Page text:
Until recently, there were few options in the past for women who needed breast reconstruction after a mastectomy, but an advanced surgical technique known as the DIEP flap is opening a new path for women on their journey to survivorship.
DIEP stands for deep inferior epigastric perforators, which are blood vessels in the skin and fat taken from a woman’s abdomen and then used to reconstruct her breast. Using a patient’s own tissue in reconstruction is what separates this procedure from tissue expanders (also known as breast implants), the most common technique currently in place.
Breast implants often have results that are aesthetically inferior to procedures that use natural tissue, and they can lead to other complications such as an implant rupture or a distorted breast.
“Radiation therapy distorts a tissue expander,” explains plastic surgeon Cliff L. Cannon III, MD. “A woman’s own tissue tolerates the radiation burn much better than the expander.”
Flap reconstruction techniques retain the natural tissue by transferring the skin, fat, and blood vessels (together referred to as the flap) from one area of the body to where the breast has been removed. The current gold standard for flap reconstruction is the Transverse Rectus Abdominis Myocutaneous, or TRAM.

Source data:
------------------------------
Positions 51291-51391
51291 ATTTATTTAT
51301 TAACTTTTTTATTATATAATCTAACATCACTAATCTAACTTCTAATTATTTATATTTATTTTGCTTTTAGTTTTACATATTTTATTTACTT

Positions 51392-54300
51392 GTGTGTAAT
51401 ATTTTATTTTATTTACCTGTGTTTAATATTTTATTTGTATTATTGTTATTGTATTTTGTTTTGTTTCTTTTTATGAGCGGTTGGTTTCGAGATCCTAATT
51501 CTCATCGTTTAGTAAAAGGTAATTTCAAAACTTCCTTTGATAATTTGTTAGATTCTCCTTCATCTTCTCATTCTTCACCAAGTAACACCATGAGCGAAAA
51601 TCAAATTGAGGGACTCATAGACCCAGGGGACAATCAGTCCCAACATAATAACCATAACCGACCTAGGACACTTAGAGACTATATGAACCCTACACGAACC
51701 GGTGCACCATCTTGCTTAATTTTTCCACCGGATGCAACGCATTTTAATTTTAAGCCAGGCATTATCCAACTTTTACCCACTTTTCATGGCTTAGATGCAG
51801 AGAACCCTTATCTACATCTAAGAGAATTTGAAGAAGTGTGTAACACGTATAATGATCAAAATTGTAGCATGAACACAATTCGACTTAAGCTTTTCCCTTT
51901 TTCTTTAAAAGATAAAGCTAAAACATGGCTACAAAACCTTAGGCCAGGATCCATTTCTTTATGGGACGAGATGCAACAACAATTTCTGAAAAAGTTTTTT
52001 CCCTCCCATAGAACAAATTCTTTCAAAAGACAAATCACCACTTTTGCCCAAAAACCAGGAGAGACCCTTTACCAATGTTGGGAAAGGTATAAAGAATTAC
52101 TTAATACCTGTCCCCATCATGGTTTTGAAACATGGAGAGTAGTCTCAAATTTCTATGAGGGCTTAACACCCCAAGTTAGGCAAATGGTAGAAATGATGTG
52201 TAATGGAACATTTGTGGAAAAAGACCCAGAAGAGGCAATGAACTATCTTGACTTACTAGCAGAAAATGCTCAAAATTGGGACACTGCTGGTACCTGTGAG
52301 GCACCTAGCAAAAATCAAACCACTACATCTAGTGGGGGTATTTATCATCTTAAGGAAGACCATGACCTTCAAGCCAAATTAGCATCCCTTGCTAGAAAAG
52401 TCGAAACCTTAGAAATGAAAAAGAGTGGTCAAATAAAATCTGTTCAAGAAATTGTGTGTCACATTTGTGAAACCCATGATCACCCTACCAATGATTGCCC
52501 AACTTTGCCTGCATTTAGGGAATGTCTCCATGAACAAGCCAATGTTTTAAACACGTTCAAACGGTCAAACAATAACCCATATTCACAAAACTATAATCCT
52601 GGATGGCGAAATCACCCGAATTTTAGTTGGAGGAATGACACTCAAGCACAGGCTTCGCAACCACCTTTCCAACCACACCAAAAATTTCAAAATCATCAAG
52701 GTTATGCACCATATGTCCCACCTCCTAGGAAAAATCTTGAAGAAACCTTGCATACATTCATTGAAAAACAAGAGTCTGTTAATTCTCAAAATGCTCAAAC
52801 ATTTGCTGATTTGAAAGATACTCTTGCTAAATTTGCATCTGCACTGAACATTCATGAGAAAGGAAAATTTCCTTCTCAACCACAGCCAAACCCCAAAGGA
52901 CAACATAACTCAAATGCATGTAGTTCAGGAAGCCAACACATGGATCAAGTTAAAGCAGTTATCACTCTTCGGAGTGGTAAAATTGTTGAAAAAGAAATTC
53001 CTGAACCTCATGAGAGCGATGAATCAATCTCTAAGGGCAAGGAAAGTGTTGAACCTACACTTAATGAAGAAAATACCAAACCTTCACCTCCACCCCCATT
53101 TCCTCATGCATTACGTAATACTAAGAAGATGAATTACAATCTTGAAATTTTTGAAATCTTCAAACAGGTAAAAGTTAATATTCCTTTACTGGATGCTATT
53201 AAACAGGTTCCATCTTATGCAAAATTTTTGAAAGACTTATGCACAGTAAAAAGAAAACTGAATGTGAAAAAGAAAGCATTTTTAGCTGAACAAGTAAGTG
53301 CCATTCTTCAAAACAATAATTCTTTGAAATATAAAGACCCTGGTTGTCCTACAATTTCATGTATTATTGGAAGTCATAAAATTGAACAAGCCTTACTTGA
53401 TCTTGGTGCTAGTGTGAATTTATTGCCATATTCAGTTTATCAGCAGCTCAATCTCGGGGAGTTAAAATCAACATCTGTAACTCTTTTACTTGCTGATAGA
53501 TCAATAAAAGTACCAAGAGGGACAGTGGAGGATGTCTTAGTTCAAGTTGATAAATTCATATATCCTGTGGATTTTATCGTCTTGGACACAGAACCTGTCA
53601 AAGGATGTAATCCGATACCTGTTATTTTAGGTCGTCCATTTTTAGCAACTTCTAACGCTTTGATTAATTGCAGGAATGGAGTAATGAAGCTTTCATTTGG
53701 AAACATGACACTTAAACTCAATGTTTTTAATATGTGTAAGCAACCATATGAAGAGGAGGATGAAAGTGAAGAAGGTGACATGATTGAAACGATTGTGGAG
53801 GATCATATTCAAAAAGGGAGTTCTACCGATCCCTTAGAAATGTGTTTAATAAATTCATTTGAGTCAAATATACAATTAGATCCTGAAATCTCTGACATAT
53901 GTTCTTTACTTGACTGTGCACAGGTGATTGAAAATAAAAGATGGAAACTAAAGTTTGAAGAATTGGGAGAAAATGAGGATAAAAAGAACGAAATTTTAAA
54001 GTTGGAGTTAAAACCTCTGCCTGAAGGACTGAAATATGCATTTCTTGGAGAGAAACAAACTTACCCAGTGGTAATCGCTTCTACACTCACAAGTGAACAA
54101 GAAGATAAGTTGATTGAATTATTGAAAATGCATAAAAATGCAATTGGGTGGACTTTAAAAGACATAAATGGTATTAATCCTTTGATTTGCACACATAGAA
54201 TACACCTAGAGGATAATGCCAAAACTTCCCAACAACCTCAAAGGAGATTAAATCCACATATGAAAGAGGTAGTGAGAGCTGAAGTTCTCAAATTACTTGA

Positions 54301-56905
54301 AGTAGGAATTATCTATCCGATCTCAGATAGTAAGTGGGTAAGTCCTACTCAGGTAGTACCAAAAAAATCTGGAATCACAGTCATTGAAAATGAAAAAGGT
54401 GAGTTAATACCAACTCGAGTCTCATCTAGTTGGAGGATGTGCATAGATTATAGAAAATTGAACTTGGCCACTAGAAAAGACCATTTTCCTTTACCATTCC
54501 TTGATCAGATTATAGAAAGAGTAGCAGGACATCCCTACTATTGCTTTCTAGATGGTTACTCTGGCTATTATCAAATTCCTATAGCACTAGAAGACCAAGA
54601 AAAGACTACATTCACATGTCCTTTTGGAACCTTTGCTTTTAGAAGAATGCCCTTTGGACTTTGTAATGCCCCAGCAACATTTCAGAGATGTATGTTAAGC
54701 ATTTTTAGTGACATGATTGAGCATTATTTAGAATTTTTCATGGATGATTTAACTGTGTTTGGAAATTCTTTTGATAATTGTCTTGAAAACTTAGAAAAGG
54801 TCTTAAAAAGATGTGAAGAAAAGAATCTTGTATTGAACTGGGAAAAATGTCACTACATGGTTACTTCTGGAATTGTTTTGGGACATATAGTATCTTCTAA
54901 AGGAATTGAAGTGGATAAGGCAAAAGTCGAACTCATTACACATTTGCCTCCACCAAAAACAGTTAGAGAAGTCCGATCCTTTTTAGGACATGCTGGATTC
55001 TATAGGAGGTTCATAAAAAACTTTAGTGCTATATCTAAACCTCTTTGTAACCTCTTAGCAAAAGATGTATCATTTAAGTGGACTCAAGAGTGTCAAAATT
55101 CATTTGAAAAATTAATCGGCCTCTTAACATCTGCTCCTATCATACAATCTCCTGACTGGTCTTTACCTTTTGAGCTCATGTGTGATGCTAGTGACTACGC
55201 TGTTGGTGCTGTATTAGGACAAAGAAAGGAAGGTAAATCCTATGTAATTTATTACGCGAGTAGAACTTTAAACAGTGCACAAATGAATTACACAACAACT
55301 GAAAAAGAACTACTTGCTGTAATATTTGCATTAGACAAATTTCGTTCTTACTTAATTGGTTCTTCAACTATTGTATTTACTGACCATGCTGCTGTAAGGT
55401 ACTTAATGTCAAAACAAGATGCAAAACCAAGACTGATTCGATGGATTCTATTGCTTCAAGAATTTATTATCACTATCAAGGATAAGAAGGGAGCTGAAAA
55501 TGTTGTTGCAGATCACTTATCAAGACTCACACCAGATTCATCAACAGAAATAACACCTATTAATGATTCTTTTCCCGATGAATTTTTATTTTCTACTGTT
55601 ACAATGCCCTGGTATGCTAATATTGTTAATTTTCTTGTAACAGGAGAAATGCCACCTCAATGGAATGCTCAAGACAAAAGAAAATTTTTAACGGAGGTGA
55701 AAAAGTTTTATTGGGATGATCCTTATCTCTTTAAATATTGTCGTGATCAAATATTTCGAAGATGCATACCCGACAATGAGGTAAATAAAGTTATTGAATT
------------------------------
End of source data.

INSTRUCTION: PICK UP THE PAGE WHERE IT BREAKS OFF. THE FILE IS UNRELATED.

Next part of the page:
But this procedure also has a disadvantage. The TRAM flap transfers not only skin and fat from the abdomen but muscle as well.
“Even if the patient is happy with the result of her reconstruction, it’s distressing to meet someone whose abdominal integrity is lost following surgery,” Cannon says. “With the TRAM, patients are done faster, but they’re in more pain. They’ve lost abdominal strength and are most susceptible to complications such as a bulge or a hernia.”
The DIEP flap procedure grew out of the TRAM technique, with a significant difference—the preservation of muscle in the woman’s abdomen. While the TRAM flap transfers the muscle to supply the new breast with blood, the DIEP flap involves reattaching the blood vessels in the skin and fat to the blood vessels at the mastectomy site.
This difference was a strong consideration for Becky Griffin, a nurse from Baxley, GA, who consulted with Dr. Cannon after her breast cancer diagnosis.
“Because I work in a hospital and may have to lift and pull patients, I was leery about losing my abdominal muscle,” Griffin says. Though still in the healing process, Griffin is pleased with her post-surgery experience.
“Two weeks after surgery, I said ‘I’m not hurting,’” Griffin recalls. “I feel good.”
Dr. Cannon concedes that this is an exceptionally difficult and delicate surgery, but it is also one that results in an aesthetically pleasing breast without the sacrifice of abdominal muscle.
“If you give patients a choice between preserving or sacrificing muscle, they are going to choose preservation every time,” Cannon says.